Arts & Entertainment

Northern Virginia Art Beat

Laurel Lukaszewski is currently showing a series of her black and white abstract ceramic sculptures at Lee Center. Artbeat

Clay Formations

Laurel Lukaszewski: Capturing Lines, at the Lee Arts Center (5722 Lee Highway, Arlington). The event runs through August 30, and the gallery is open Monday – Friday, 9:30 a.m. – 10 p.m., and Saturday, 9:30 a.m. – 6 p.m. For more details, call 703-228-0559 or visit


A detail of some Lukaszewski’s porcelain work.

Laurel Lukaszewski is currently showing a series of her black and white abstract ceramic sculptures at Lee Center. The white clay is porcelain and the black is made of cassius basaltic, a specific type of stoneware designed to come out black after firing. The raw black and white materials give Lukaszewski’s work a purity and visual punch where most raw clay work, needless to say, exists in a range of muddy browns.

While line, form, light and shadow play a significant role in the work, more than anything, they seem to pay tribute to raw, and semi-raw, industrial materials. Using a variety of extruders, her basic clay forms are uniform and seamless. Some seem to be insulated two wire household electrical wire, others look like household or automotive rubber gasket materials. Yet others seem to be giant collections of rubber bands, rods of graphite or maybe black-oxide treated steel.


Lukaszewski used cassius basaltic to form these urchin-like extrusions.

Each piece is a concentration of one particular type of extrusion and sits before us as if it were on a factory floor, about to become some part of a greater whole. “Shift,” installed above the Lee Center entrance doorway, is made up of hollow core square stock of varying lengths. In some ways, they seem to be cast off stubs of longer pieces. Too short to be of use, they collect in a company of fellow cast offs.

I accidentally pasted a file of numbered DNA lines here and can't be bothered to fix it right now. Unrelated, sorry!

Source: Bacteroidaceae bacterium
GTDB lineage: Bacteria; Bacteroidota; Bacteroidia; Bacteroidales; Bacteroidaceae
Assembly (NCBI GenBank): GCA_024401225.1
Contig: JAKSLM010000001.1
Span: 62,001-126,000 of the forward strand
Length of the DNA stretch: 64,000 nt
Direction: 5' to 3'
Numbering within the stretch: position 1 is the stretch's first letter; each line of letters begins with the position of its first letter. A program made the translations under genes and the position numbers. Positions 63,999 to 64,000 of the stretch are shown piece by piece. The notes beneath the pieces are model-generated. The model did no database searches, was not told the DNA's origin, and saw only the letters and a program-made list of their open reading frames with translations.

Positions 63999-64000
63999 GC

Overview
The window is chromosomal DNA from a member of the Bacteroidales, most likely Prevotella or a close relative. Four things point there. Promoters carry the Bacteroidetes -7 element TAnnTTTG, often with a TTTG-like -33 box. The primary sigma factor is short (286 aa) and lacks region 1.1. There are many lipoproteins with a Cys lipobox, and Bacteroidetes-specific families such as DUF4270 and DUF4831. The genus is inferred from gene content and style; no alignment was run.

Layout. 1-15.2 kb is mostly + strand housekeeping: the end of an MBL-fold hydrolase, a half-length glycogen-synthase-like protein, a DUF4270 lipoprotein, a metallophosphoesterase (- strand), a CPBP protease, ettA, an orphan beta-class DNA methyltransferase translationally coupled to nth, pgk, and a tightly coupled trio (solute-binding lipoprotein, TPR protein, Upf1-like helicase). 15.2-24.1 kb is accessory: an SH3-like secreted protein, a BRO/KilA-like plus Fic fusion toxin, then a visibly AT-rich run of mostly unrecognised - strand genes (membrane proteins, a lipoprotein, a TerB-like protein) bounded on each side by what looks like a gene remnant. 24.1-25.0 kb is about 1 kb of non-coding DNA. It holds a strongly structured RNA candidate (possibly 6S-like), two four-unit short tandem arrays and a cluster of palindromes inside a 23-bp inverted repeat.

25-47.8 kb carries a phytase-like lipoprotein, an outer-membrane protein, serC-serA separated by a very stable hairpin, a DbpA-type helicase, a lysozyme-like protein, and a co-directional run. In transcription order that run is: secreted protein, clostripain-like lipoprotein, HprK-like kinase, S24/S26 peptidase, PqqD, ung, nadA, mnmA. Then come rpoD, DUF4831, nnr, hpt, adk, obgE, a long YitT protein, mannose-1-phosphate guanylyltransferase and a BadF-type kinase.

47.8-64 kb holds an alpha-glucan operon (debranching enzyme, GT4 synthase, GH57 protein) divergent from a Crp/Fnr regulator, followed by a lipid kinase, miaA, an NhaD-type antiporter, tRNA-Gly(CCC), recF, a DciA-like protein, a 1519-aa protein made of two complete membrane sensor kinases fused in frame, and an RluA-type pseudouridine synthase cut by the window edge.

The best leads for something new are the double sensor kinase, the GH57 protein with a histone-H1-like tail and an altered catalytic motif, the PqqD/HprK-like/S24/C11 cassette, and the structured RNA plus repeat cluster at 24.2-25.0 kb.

Lukaszewski is a founding member of Flux Studios in Mount Rainier, Md. Flux being one of the key players, along with Red Dirt, and the Washington Glass School in the Otis Street complex of artists studios there. Last year’s much talked about 10th floor display at Artomatic featured ceramicists from the Otis Street complex. Her Artomatic showing this year earned Lukaszewski a craft award of distinction from the James Renwick Alliance. To view more of her works, visit her online at

Cleary Pastels

Manon Cleary: New Pastels, at the Addison/Ripley Fine Art (1670 Wisconsin Ave., NW, Washington, D.C.). The event runs through August 22, and the gallery is open Tuesday – Saturday from 11 a.m. – 6 p.m. For more details, call 202-338- 2341 or visit


Man in Plastic Bag #6, 11/25/95, graphite on paper, 31 x 26 inches (Photo: Courtesy Addison/Ripley Fine Art)

Manon Cleary is a well-known D.C. artist and former art professor at UDC. The current showing at Addison/Ripley is a mix of new work and older pieces. Despite a lifetime of skill and knowledge, Manon finds it increasingly difficult to churn out new work due to her end-stage pulmonary disease.

She seems to have wisely set aside the oil paints with all their attendant vehicle vapors, and is currently concentrating on pastel works done on sanded art paper. Eight small pastel portraits feature a past pet white rat with beady little red eyes. One of the newer cloud images possesses an amazing degree of depth thanks to Manon’s use of color.

Several larger figurative works from a dozen or so years ago are especially nice, all of them graphite on paper. Using ground graphite, a stump and, most importantly, an eraser, she crafted images of photographic quality. Devoid of any line work, they seem to be black and white photo prints from just a few feet away. Two images of a man wrapped in plastic hearken back to the early ’90s and David Lynch’s TV drama, Twin Peaks. The plastic wrapped body of Laura Palmer being the source inspiration for these drawings. Manon’s “Man in Plastic Bag” seems to be testing the limits of the bag in which he lives.